Tracy Newcomer, our Vice President of Human Resources, joined Country Meadows Retirement Communities in 2008. Beforehand, she worked for 20 years at UPS in several roles, covering workforce planning, employee relations management as well as health and safety management. She has a bachelor’s degree in business management and a master’s degree in personnel management and labor relations. Tracy is also a certified SPHR (Senior Professional in Human Resources).
Why did you pursue a position in human resources at Country Meadows?
When I discovered the family-focused environment at Country Meadows, it sold me on the job–I knew right away this is where I wanted to be. As a family-owned and -involved company, Country Meadows understands the personal needs of co-workers. With three children, I was looking for a better work-life balance. Here I have had a valuable career that I love while managing my family’s needs.
For what kinds of positions do you manage the hiring at Country Meadows?
Essentially all of them, but with lots of help! Though my team in Hershey is ultimately responsible for recruiting and hiring everyone at Country Meadows, we manage employment at the campus level. We have 10 retirement communities in Pennsylvania and one in Maryland. Each retirement community has an HR team consisting of an Employment Specialist, Talent Development Coordinator, and Office Manager. They manage the interviewing, hiring, orientation, training and career path development of co-workers at their campuses, as well as all HR administrative details.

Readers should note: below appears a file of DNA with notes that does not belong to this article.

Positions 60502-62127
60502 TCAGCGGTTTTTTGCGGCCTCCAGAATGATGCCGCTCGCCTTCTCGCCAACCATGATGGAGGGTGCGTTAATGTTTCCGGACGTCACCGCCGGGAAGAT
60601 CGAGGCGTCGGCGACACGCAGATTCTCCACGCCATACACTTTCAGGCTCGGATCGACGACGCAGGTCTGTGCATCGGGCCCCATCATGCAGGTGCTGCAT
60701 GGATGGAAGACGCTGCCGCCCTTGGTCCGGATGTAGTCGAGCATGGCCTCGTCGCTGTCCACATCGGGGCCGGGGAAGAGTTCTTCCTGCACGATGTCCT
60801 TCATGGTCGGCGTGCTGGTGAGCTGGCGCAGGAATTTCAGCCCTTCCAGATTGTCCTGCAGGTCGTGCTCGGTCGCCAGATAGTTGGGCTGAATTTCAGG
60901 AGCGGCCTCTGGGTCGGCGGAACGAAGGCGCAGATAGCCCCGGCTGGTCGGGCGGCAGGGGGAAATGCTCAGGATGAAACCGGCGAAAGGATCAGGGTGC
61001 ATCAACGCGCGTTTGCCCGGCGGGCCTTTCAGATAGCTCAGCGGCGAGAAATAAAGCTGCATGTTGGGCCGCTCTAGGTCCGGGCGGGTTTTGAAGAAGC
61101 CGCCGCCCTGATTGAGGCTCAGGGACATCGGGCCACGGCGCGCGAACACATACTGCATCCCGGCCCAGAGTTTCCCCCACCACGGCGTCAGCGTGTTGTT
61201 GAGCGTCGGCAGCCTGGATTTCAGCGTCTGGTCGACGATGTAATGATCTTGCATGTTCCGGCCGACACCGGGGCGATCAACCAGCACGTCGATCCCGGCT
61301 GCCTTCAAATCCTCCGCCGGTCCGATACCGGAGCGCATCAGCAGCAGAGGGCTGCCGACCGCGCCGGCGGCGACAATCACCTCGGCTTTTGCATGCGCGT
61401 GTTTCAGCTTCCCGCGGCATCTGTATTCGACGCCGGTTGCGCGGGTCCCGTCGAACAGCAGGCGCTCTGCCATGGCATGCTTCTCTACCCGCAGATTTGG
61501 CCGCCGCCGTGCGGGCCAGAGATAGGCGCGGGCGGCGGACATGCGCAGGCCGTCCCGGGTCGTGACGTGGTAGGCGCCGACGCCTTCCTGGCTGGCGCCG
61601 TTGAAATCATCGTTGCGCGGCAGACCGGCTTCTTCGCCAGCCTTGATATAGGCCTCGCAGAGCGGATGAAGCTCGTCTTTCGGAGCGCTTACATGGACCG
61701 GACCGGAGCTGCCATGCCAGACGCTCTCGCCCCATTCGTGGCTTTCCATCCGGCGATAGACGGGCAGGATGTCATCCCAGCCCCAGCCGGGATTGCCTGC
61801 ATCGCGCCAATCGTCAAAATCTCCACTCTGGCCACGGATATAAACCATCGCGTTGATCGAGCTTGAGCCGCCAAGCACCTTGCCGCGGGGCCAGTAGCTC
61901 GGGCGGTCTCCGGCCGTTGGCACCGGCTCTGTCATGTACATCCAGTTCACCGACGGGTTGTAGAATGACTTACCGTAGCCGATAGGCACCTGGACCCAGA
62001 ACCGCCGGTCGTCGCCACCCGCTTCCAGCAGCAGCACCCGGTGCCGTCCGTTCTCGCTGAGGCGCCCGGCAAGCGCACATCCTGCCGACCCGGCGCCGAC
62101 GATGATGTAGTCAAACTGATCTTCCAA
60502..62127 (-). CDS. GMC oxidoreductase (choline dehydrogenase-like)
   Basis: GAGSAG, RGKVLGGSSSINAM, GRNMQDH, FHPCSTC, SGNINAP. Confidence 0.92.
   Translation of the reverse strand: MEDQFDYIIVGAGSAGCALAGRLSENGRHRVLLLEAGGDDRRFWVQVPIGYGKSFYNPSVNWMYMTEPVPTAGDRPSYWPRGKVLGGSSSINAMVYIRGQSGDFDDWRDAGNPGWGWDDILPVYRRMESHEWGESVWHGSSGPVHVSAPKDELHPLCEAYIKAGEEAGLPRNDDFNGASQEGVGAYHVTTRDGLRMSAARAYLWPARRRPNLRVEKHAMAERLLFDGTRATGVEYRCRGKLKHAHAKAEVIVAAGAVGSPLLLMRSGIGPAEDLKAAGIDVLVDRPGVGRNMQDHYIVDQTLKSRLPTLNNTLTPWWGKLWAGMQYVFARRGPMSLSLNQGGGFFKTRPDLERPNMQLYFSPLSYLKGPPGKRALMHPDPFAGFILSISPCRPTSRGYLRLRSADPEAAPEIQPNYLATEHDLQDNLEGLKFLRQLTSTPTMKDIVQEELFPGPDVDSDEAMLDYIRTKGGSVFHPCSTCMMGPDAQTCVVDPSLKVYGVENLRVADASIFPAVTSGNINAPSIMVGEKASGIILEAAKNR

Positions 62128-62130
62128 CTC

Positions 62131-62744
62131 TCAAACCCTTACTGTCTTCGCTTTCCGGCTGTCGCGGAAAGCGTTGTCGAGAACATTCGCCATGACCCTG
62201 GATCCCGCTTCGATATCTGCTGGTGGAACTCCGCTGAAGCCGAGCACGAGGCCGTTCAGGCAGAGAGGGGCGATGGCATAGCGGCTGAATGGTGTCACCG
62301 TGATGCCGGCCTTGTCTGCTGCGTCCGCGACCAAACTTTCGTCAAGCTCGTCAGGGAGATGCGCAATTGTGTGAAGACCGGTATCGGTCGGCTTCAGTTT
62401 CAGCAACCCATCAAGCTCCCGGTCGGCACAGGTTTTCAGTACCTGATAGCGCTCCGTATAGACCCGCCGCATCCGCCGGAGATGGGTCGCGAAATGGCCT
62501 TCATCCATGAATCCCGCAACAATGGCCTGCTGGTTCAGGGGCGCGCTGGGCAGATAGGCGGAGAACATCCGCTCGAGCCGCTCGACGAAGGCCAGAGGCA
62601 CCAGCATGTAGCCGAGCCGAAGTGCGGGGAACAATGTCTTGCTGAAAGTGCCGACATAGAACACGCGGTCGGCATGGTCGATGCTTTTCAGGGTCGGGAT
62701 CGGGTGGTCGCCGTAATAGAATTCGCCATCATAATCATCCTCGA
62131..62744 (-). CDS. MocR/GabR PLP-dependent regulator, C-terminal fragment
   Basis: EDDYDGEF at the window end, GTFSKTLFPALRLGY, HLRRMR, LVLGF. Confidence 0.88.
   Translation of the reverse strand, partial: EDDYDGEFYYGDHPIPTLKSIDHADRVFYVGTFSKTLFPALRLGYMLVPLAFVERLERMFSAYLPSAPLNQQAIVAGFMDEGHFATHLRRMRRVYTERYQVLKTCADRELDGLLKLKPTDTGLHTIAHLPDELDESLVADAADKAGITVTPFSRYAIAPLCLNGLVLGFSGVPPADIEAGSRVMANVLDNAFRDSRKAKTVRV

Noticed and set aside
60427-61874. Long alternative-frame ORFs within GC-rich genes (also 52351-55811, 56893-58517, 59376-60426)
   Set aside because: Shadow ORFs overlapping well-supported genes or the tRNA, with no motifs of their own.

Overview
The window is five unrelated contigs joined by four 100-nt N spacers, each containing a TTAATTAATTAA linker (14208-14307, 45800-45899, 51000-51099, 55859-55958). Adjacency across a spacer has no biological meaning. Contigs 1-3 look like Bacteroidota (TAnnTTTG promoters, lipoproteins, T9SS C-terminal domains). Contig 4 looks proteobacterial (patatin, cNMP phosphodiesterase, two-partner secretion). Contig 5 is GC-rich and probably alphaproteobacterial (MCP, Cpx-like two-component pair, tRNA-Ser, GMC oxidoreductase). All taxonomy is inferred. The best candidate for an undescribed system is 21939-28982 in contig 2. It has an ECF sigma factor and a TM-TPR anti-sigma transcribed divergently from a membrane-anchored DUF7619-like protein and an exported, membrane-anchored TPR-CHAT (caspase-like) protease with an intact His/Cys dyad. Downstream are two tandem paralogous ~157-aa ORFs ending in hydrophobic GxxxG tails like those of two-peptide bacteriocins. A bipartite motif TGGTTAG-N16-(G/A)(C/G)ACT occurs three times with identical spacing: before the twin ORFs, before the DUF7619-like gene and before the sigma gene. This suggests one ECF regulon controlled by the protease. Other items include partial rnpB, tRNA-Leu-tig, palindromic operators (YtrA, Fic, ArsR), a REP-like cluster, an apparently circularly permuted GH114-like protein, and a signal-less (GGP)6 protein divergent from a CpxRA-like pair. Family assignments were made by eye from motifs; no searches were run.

My staff and I recruit co-workers for all campuses, handle the hiring paperwork and ensure job candidates are qualified and that we conform with EOC (Equal Opportunity Compliance). We also work with our VP for Learning and Development to train our staff at each campus.
What do you look for in individuals who wish to work at Country Meadows?
We always seek people who are compassionate, dependable and driven to make a difference in our residents’ lives. We look for those with positive attitudes, kindness and excellent customer service skills. Though we welcome and provide on-the-job training to those new to the profession, we also seek certified professionals in the health field like RNs, LPNs and CNAs (certified nursing assistants).
During interviews, we look at how candidates present themselves and ask them to shadow someone currently in the role. That’s important for them and us. We observe and ask ourselves: Are they engaged with co-workers? Are they comfortable interacting with residents? Do they understand the philosophy of our company? We ask them questions about their past work experience, the challenges they encountered and how they handled them. As you can tell, we exercise great care in our selection process. Plus, we hope they are just as diligent in their evaluation of us. It is important to find the right fit—for both of us. We want our co-workers to be successful and fulfilled. And we want our residents to receive the best support and care.
What training does Country Meadows provide to its newly hired co-workers?
First, we acquaint them with our family environment. Our co-workers learn quickly that Country Meadows is our residents’ home, and we are their guests. They learn, too, how to say ‘yes’ to residents—to find resourceful ways to meet their needs. For example, last month a resident’s granddaughter got married in Colorado, though she was not able to attend. Prior to the wedding, one of our co-workers contacted Mary’s daughter to arrange for the wedding to stream live on FaceTime. Mary and her friends gathered to watch on the big TV screen. The bride waved to them during the ceremony while they cheered in response. Mary said, “I feel like I’m there!”